shall be final which has as much force as a decree of a civil court obtained after due contest.
Finality of Lok Adalat award:

One issue which raises head often is the finality of the award of the Lok Adalat. During the
Lok Adalat, the parties agree to abide by the decision of the judge at the Lok Adalat.
However, it is often seen that later, the same order is challenged on several grounds. In one of
the recent decisions, the supreme court of India has once again laid to rest all such doubts. In
unequivocal terms, the court has held that award of the Lok Adalat is as good as the decree of
a court. The award of the Lok Adalat is fictionally deemed to be decrees of court and
therefore the courts have all the powers in relation thereto as it has in relation to a decree
passed by itself. This includes the powers to extend time in appropriate cases. The award
passed by the Lok Adalat is the decision of the court itself though arrived at by the simpler
method of conciliation instead of the process of arguments in court. Consent of parties: The
P a g e | 28

most important factor to be considered while deciding the cases at the Lok Adalat is the
consent of both the parties. It cannot be forced on any party that the matter has to be decided
by the Lok Adalat. However, once the parties agree that the matter has to be decided by the
Lok Adalat, then any party cannot walk away from the decision of the Lok Adalat. In several
instances, the supreme court has held that if there was no consent the award of the Lok Adalat
is not executable and also if the parties fail to agree to get the dispute resolved through Lok
Adalat, the regular litigation process remains open for all contesting parties. The Supreme
Court has also held that compromise implies some element of accommodation on each side; it
is not apt to describe it as total surrender.

A compromise is always bilateral and means mutual adjustment. Settlement is termination of


legal proceedings by mutual consent. If no compromise or settlement is or could be arrived
at, no order can be passed by the Lok Adalat.

POWER OF LOK ADALAT


Lok Adalat has the same powers as those vested in a civil court under the code of civil
procedure, 1908 while trying a suit in respect of the following matters, namely-
a) the summoning and enforcing the attendance of any witness and examining him on oath,
b) the discovery and production of any document,
c) the reception of evidence on affidavits,
d) the requisitioning of any public record or document or copy of such record or document
from any court or office ande) Such other matters as may be prescribed.
Every Lok Adalat shall have the requisite powers to specify its own procedures for the
determination of any dispute coming before it. In Shashi Prateek v. Charan Singh Verma,11
the Allahabad High court observed:
The remedy to move for recalling the order/award obtained on the basis of playing fraud and
misrepresentation upon the petitioner and upon the Lok Adalat, cannot be foreclosed, for
simple reason that no court or tribunal can be regarded as powerless to recall its own order if
it is convinced that the order was obtained through fraud or misrepresentation of such a high
degree or dimension as would affect the very basis of claim.12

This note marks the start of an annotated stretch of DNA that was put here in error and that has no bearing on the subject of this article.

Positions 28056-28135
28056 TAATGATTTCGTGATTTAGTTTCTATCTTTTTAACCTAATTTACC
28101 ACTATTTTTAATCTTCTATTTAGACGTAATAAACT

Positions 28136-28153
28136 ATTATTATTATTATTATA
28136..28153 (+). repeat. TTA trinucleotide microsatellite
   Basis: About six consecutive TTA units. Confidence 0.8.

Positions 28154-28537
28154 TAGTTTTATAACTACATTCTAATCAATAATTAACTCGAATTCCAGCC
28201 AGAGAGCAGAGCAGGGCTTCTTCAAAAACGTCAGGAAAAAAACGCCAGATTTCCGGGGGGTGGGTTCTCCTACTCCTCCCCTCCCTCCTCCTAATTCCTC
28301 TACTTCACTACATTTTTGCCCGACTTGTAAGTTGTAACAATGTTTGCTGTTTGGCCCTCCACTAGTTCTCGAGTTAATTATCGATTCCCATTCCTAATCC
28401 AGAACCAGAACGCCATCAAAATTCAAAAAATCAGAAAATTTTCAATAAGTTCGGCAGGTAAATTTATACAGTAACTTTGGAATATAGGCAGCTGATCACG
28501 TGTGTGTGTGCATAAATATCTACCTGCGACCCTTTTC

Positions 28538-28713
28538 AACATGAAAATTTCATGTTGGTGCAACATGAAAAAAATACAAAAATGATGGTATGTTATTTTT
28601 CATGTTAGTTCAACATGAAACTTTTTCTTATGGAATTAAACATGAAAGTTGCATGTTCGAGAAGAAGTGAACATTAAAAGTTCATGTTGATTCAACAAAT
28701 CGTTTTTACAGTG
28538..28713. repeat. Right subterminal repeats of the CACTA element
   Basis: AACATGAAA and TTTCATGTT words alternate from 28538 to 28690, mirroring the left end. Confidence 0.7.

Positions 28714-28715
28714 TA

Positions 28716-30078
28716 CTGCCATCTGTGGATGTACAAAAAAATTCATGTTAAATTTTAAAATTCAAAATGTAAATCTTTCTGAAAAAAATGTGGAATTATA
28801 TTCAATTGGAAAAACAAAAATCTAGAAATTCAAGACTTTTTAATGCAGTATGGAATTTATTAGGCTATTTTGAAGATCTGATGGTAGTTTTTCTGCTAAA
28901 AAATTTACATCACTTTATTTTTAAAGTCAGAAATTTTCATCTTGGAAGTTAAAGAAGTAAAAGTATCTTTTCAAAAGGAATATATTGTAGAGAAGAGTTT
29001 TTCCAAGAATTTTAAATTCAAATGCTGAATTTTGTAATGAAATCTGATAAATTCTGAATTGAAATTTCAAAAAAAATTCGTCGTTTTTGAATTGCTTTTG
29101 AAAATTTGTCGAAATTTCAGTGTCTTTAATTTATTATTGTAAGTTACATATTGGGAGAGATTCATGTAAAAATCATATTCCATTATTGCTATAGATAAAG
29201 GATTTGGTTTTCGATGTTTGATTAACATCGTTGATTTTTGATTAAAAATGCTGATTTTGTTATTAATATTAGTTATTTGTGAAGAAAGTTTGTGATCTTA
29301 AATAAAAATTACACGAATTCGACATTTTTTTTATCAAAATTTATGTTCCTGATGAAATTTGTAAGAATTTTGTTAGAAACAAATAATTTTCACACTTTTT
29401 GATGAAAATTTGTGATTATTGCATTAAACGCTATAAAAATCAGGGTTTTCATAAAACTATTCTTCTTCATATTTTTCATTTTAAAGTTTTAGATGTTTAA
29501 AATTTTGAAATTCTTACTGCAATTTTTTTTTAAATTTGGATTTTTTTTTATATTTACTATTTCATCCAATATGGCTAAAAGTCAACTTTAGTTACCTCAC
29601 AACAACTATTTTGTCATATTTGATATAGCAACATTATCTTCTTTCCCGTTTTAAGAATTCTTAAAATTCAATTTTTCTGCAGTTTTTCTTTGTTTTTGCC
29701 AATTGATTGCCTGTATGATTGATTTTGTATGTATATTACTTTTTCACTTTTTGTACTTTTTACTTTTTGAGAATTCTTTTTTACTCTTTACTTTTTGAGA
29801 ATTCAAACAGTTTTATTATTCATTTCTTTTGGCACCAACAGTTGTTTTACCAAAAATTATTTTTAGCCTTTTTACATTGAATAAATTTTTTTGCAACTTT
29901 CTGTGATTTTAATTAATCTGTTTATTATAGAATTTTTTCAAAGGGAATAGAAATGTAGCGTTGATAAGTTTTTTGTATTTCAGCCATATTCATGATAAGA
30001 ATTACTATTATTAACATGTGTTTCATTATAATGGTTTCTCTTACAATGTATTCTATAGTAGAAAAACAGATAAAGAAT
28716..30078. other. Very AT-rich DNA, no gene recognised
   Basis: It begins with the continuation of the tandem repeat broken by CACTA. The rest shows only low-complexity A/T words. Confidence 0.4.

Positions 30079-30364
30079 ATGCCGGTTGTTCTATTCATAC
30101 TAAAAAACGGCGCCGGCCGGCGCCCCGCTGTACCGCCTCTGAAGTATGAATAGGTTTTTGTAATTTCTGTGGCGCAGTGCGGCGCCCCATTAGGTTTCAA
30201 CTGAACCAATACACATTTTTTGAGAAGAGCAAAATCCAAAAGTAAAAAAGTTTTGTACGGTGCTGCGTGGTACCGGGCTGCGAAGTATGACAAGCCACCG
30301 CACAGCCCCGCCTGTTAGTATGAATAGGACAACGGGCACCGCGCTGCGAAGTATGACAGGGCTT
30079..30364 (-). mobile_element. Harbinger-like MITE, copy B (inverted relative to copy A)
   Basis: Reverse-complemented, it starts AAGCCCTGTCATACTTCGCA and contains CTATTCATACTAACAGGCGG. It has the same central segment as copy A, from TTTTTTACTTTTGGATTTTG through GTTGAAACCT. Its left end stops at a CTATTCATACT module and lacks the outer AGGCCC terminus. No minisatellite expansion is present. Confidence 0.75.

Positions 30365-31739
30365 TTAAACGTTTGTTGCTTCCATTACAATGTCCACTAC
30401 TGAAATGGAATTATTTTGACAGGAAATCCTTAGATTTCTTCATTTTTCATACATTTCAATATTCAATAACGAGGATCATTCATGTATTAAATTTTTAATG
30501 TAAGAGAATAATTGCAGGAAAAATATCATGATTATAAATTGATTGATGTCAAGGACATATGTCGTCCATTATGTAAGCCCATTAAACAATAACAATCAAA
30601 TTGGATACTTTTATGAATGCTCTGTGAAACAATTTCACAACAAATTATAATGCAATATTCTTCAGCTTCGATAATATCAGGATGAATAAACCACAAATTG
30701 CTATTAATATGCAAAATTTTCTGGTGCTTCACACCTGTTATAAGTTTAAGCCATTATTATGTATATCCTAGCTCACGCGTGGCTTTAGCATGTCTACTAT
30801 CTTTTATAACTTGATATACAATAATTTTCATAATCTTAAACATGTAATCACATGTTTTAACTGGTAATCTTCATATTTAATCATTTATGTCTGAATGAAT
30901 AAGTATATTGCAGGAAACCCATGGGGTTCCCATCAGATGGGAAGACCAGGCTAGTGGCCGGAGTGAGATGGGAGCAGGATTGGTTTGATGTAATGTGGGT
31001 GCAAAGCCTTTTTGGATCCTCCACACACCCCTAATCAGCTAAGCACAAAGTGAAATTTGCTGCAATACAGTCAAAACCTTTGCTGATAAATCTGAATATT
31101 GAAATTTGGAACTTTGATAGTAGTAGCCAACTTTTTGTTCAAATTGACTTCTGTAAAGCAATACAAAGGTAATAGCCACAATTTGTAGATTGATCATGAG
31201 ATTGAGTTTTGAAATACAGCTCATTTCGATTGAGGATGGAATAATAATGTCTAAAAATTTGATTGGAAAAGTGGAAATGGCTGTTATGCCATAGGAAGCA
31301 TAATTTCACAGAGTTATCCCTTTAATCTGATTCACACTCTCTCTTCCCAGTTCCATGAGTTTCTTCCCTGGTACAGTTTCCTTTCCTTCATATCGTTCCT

11
AIR 2009 All 109.
12
Sukumar Ray, Alternative Dispute Resolution, Eastern Law House, ed.2012, at p. 117.
P a g e | 29

AWARD OF LOK ADALAT


The Legal Service Authorities Act does not contemplate nor require an adjuratory judicial
determination, but non-adjudicatory determination based on a compromise or settle, arrived
at by the parties, with guidance and assistance from Lok Adalat. The “award” of Lok Adalat
does not mean any independent verdict or opinion arrived at by any decision-making process.
The making of the award is merely an administrative act of incorporating the terms of
settlement or compromise agreed by parties in the presence of the Lok Adalat, in the form of
an executable order under the signature and seal of the Lok Adalat.13

Where no compromise or settlement is signed by the parties and the order of the Lok Adalat
does not refer to any settlement, but directs the respondent to either make payment if it agrees
to the order, or approach the High Court for disposal of appeal on merits, if it does not agree,
is not award of the Lok Adalat. Where an award is made by the Lok Adalat in terms of a
settlement arrived at between the parties, it becomes final and binding on the parties to the
settlement and becomes executable like a decree of a civil court. No appeal lies it to any
court.

If any party wants to challenge the award based on settlement, it can done only by filing a
petition under Article 226 and 227 of the constitution. But this can be done on very limited
grounds.14 In Dinesh Kumar v. Blbir Singh,15 the court can go into the legality of the
order/orders passed by the Lok Adalat or the permanent Lok Adalat if they are against the
letter and spirit of the Legal Service Authorities Act 1987.

ADVANTAGES OF LOK ADALAT

The benefits that litigants derive through Lok Adalat are many,

1. There is no court fee and even if the case is already filed in the regular court, the fee paid
will be refunded if the dispute is settled at the Lok Adalat.

13
Sukumar Ray, Alternative Dispute Resolution, Eastern Law House, ed.2012, at p. 91.
14
State of Punjab v. Jalour Singh, AIR 2008 SC 1209.
15
AIR 2008 HP 59.
P a g e | 30

2. There is no strict application of the procedural laws and the Evidence Act while assessing
the merits of the claim by the Lok Adalat. The parties to the disputes though represented by
their Advocate can interact with the Lok Adalat judge directly and explain their stands in the
dispute and the reasons therefore, which is not possible in a regular court of law.
3. Disputes can be brought before the Lok Adalat directly instead of going to a regular court
first and then to the Lok Adalat.